5. Haha. I agree with your mom. You're certainly very speedy. ;) Oh, yay! I'm so glad you liked it!! It really is a delightful story. It's definitely one of my favorite Jane Austen books, too. :)

  3. I literally clapped my hands when I saw this post in my dashboard!! MISS MARCH!!!! You have done it again. I looooove these!

    You mentioned my favorite scene with Mr. Bingley! It is a small thing but all the more important for it!! He's already teasing and scheming with Lizzy. It's marvelous. :D

    And by the way, the pictures you included are my favorites. :) Their style is so lovely.

    I did not know your feelings for Colonel Brandon. I am all astonishment! Hehehe.

    And then you went and mentioned a favorites scene with Mr. Darcy?? You are the best!! :D :D

    To answer the questions you left at the bottom of your post:
    Yes, indeed!
    I suppose I would have to go with Knightley because he is literally perfect. I wish there was someone who knew me as well as he knew Emma. Now, wouldn't that be a miracle. ;P
    Umm, I think I covered my favorites... ;)

    True! You have put me in the mood for an Austen novel, now, which one...hmmm...

    1. *Miss March's face splits into a huge big grin* And I LOVE your comments on these posts, Cordy! They're the best!! :D

      Oooh! I love it how you notice those little scenes, too. It does seem like a small insignificant detail, but it tells you loads about Mr. Bingley's sweet and fun personality, doesn't it? Oooh. I love it!

      Yeah, I figured I'd better add some pictures this time since this was such a lengthy post. Glad you approve. :)

      It is shocking, isn't it? ;) And actually it's rather annoying, because I want to love all of Jane Austen's heroes, but Colonel Brandon just won't cooperate for me somehow. Not that I dislike him exactly, but you know. He doesn't endear himself to me like her other heroes do.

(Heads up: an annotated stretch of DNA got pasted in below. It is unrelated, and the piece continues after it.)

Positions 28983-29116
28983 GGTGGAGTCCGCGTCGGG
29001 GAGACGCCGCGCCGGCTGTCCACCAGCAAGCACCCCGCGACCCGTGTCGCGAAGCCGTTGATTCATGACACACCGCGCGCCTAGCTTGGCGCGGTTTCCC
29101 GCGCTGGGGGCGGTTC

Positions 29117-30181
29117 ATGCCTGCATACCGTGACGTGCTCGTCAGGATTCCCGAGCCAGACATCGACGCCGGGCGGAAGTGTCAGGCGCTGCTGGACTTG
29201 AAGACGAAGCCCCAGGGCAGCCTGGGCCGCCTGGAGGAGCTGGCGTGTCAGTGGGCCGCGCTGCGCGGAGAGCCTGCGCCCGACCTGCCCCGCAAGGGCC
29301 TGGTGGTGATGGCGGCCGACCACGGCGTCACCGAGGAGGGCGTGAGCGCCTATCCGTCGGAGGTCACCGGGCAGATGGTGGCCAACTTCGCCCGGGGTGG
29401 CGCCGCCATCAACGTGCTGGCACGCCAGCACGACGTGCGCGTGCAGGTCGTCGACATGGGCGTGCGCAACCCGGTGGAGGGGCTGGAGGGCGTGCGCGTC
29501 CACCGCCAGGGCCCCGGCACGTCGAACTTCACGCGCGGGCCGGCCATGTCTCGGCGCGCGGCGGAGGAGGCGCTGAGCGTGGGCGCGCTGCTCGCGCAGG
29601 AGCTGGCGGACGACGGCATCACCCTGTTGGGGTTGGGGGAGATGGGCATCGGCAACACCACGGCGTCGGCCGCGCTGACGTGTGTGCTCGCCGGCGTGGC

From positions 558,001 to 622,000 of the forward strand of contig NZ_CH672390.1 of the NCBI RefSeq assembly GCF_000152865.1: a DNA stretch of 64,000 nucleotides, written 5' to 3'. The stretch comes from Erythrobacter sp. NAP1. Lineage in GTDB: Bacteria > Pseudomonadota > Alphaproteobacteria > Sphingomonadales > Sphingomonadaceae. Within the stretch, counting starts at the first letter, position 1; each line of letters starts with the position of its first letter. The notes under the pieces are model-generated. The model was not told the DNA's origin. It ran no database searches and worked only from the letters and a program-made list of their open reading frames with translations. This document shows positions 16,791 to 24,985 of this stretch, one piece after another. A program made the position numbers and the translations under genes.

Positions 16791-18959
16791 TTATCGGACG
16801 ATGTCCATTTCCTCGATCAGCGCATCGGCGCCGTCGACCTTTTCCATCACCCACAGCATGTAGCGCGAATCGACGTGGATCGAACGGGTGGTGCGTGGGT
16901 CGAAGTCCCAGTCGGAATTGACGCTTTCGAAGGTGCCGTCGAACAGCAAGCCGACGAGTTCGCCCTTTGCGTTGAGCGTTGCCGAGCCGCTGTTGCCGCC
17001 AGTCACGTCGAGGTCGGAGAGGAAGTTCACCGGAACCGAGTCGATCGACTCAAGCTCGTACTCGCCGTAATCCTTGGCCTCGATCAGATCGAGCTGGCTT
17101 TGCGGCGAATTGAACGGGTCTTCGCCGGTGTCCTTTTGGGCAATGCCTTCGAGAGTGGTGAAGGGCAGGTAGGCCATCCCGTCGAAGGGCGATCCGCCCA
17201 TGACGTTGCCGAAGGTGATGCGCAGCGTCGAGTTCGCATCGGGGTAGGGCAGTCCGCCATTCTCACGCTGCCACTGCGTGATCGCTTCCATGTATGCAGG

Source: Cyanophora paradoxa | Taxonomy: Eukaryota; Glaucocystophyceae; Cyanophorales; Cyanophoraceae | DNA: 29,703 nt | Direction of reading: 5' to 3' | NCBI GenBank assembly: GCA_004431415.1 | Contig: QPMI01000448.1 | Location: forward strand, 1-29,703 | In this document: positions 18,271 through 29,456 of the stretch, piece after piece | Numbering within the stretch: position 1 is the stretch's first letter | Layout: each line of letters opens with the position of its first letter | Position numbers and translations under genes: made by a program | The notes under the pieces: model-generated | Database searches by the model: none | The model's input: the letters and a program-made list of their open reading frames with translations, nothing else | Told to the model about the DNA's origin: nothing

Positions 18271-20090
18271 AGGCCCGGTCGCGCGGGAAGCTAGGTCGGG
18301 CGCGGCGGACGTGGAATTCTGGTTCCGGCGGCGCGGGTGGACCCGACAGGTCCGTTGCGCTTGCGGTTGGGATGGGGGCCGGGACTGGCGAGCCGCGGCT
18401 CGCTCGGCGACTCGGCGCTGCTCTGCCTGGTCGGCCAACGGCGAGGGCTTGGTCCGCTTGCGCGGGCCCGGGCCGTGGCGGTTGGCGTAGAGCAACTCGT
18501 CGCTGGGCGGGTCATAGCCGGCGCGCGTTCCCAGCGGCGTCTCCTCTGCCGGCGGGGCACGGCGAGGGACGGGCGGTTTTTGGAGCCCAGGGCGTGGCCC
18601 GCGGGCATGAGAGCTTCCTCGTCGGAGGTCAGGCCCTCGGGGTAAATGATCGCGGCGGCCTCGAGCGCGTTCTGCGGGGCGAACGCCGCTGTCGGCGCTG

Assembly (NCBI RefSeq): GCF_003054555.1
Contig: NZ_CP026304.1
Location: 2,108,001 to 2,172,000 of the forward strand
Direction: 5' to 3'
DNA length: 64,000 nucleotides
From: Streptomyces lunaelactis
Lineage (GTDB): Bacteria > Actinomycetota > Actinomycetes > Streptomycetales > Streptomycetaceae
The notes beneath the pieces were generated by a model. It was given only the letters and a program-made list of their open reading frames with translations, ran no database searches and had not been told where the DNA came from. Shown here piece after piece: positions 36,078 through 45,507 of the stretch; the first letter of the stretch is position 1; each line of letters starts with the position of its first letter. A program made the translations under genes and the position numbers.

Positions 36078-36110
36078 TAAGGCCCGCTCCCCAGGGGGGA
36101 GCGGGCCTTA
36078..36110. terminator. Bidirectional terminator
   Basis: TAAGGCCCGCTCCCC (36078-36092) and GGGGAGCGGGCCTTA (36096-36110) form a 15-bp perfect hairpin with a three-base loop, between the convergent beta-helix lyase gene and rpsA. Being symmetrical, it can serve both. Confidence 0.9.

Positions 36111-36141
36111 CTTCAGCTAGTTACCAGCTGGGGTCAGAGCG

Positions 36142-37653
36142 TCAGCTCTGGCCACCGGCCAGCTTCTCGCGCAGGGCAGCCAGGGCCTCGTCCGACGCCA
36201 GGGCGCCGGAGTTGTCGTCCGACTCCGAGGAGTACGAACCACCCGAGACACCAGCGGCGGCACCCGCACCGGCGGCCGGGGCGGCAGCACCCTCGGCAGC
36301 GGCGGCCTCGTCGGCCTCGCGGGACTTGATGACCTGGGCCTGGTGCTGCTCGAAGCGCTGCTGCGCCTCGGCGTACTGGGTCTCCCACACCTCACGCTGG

Eeee!! You really do notice all those lovely little scenes, don't you? YOU are the best! :D <3

      Haha. It does seem like a rather tall order, doesn't it? But I wouldn't give up all together. Surely in all the thousands of people out in the world there must be one who will know you like that. ;)

      Such a dilemma, right? Too many good ones to choose from.

      Thank you so much for your comment, my friend!! (And the luck pours forth upon me. Heehee.)

  4. I love this so much! They are indeed the best. :) Great picks, and thoughts on each! Thanks for sharing! ^_^ *sits quietly appreciating Austen heroes*

    1. Thanks, Deborah! I'm so glad you enjoyed this. I had fun putting it together. :)

  5. Oh, Miss March, I so enjoyed this post! All of these are certainly adorable. I do love the one about Edmund because there's just something about their childhood friendship that's so sweet and endearing. :)

    1. Yeeeeeees! Edmund and Fanny! I love their childhood friendship, too. So adorable. <3

  6. This post is just plain pretty. :)

  7. EEEK!!!! LOOOOOVE THIS!!!! ;D

    I'm actually *right* in the middle of trying to pull together a post on Austen's heroines (hence I'm a leetle pressed for time ;P), but I HAD to pop on right off and say how entirely splendid this is and how happy I am you thought of doing it.

    And I honestly don't think I can choose. I mean, Darcy and Mr. Knightley and Captain Wentworth have to be up near the top, but... no, I don't think I can choose. I mean... just... the sweetness!! <3 <3 ;D

    1. HEIDI!! (So excited to see a comment from you again! :)) And oh, I'm so glad you liked this!! :D

      And wow. I think it's so cool that you were working on a post about Jane Austen's heroines at the same time as I was working on one about her heroes. How fun! :) Can't wait to read your post! :D

      I knooooow!! It really is an impossible decision. :P Let's not make it then. Let's just love all of them! ;D

  8. Love all the quotes you picked out but I have to admit I have a soft spot for Mr.Tilney

    1. Oh, yes. ME, TOO!!! Henry Tilney is definitely one of my favorites! :D

  9. This is lovely - especially the Mr. Bingley one :D I struggle connecting with Colonel Brandon too, I think because he's so over-dramatic about everything... which I suppose is why he and Marianne are well suited, haha. Great picks!

    1. Eek! Thank you, Catherine! It's nice to know I'm not the only one who feels that way about Colonel Brandon. And yes, perhaps it is his over-dramatics that I don't care for particularly...but you're so right, that definitely makes him well-suited for Marianne. Haha. ;D

  10. I LOVED this post, Miss March! Absolutely delightful. <3